By Cyril Tuohy
Financial advisors are paid to help clients meet long-term financial goals and improve the retirement prospects of millions of working families. If that’s the case, why then are so many Americans concerned about having enough for their golden years?
It may be that Americans haven't set enough aside to generate interest from advisors who can help them. Or it may be that employers have shifted retirement responsibilities onto workers without much thought to how lifetime W-2 earners would fare 50 years later, with all that can happen in between.
In hindsight, it’s clear to many retirement experts that the defined contribution movement has been a boon to the employer, but a bust for the employee. Looking back, perhaps it was no surprise that “employers got to that decision sooner than employees did,” said Ann Reynolds, a partner with the global benefits consulting firm Mercer LLC.
The 401(k), which was designed as a tax-sheltered supplement to defined benefit plans for high-earning executives, was never engineered to be the primary retirement pillar it has become for many workers.
In many ways, financial advisors have been unwitting contributors to helping employers move defined benefits liabilities off the corporate balance sheet. Sure, they were just doing as they were told by the client but advisors, of all financial professionals, must surely have known that defined contribution plans were never going to replace defined benefit pensions as a strategy to provide a secure retirement for tens of millions of workers.
“Financial advisors have responded to what they’ve been asked to do, but they haven’t educated (plan) sponsors about the ramifications of those decisions,” Reynolds said in an interview with InsuranceNewsNet.
Reynolds and her colleagues said the time has come for plan sponsors to move past an obsession with controlling expenses to managing and helping workers prepare for the after-work life. Corporate human resources, where retirement benefits have traditionally resided, need to gain the upper hand once more from the finance departments and their narrow objectives of cost control.
The stakes are high, certainly higher than the latest quarterly earnings report. Securing a decent retirement for workers is just as beneficial to the employer as it is to the employee, Reynolds said, and the time has come for employers to earn the trust of employees once again – if that is at all possible.
The social compact that died long ago with the erosion of defined benefits can be reclaimed, even in the new world of defined contribution plans, and financial advisors are uniquely positioned to push for reform. Advisors and financial professionals are perfectly positioned to play a key role in rebuilding the bridge between corporate human resources and finance, and between management and employees.
“Financial advisors are in the right place to do that,” Reynolds said. “Organizationally, there’s an opportunity to do that.”
Progressive employers are more receptive to improving the social compact with employees. Some of the nation’s leading companies are taking a broader view of retirement-related risks in the wake of the financial crisis that exposed the “unintended consequences of the wholesale shift to defined contribution,” she said.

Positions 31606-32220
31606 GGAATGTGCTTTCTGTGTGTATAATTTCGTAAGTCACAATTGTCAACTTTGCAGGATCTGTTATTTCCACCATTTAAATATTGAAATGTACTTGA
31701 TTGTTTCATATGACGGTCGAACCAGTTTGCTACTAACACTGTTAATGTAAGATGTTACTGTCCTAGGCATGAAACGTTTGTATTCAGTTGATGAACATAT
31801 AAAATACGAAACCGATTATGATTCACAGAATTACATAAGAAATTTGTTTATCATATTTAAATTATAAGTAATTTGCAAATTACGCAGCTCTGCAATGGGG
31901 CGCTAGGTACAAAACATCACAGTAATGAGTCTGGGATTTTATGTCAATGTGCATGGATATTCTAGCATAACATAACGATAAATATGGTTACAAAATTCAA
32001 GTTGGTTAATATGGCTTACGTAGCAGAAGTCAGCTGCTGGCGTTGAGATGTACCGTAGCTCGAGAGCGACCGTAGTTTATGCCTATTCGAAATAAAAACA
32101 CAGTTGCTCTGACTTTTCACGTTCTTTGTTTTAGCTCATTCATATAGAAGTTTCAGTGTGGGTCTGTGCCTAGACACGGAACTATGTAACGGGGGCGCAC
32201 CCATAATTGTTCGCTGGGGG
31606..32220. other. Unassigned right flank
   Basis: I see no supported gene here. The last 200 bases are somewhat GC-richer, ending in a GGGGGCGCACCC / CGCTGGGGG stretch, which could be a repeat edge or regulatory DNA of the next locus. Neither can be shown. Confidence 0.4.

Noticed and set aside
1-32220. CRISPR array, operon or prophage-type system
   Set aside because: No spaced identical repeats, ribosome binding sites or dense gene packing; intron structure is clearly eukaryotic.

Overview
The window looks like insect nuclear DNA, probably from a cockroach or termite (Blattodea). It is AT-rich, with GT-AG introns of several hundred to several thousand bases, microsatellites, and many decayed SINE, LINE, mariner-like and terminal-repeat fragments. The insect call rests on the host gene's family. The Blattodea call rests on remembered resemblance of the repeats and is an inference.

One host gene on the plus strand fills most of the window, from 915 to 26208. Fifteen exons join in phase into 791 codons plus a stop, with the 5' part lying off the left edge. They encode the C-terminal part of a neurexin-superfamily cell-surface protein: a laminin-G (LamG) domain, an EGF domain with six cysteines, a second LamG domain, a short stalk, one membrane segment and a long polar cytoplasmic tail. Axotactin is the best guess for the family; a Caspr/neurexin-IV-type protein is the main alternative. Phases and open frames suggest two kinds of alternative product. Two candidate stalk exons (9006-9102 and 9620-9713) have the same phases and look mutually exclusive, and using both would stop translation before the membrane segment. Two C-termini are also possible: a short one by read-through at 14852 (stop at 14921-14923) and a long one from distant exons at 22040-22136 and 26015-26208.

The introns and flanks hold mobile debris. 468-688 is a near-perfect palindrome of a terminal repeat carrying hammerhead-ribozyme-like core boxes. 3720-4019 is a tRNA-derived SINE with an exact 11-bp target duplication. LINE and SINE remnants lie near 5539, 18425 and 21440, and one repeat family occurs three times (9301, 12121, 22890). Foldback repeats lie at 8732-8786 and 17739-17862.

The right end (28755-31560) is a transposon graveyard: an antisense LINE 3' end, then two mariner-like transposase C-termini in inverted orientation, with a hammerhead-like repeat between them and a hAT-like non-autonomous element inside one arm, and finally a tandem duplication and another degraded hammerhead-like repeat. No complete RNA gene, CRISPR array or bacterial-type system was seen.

Many employers, Reynolds wrote in a report titled “Corporate Retirement Plans: What’s the Point?” having years ago bought into the economic advantages of the defined contribution model, now face ancillary retirement costs that they did not foresee.
Employers are finding themselves paying big bucks to retire employees who otherwise cannot afford to leave because they don’t have enough in their defined contribution plans, many of which took a big hit during the 2008 financial crisis, Reynolds said.
Older workers who would have long ago retired under the safety net of a defined benefit pension are staying, either to beef up their retirement holdings or simply to take advantage of health coverage. As they linger on payrolls, employers find themselves at greater exposure to employee health and longevity risks.
In other cases, older workers with seniority are dramatically slowing the speed of promotions for younger workers, Reynolds said.
Astute advisors, she said, should be playing the role of facilitator in helping plan sponsors redirect the retirement discussion from account balances and benchmarks to making sure employees can retire with confidence so that workers aren’t hanging on for dear life in full-time or part-time jobs into their mid- to late 70s.
Government intervention in the form of the Lifetime Income Disclosure Act, which would list income in retirement many years from now based on calculations given their asset balances today, might help companies regain some trust among their workers.
Offering guaranteed income options within retirement plans instead of a supermarket of mutual funds might also get workers to think about securing income streams through their retirement years and the drawdown phase of their assets.
Cyril Tuohy is a writer based in Pennsylvania. He has covered the financial services industry for more than 15 years. He can be reached at [email protected].
© Entire contents copyright 2013 by InsuranceNewsNet.com Inc. All rights reserved. No part of this article may be reprinted without the expressed written consent from InsuranceNewsNet.com.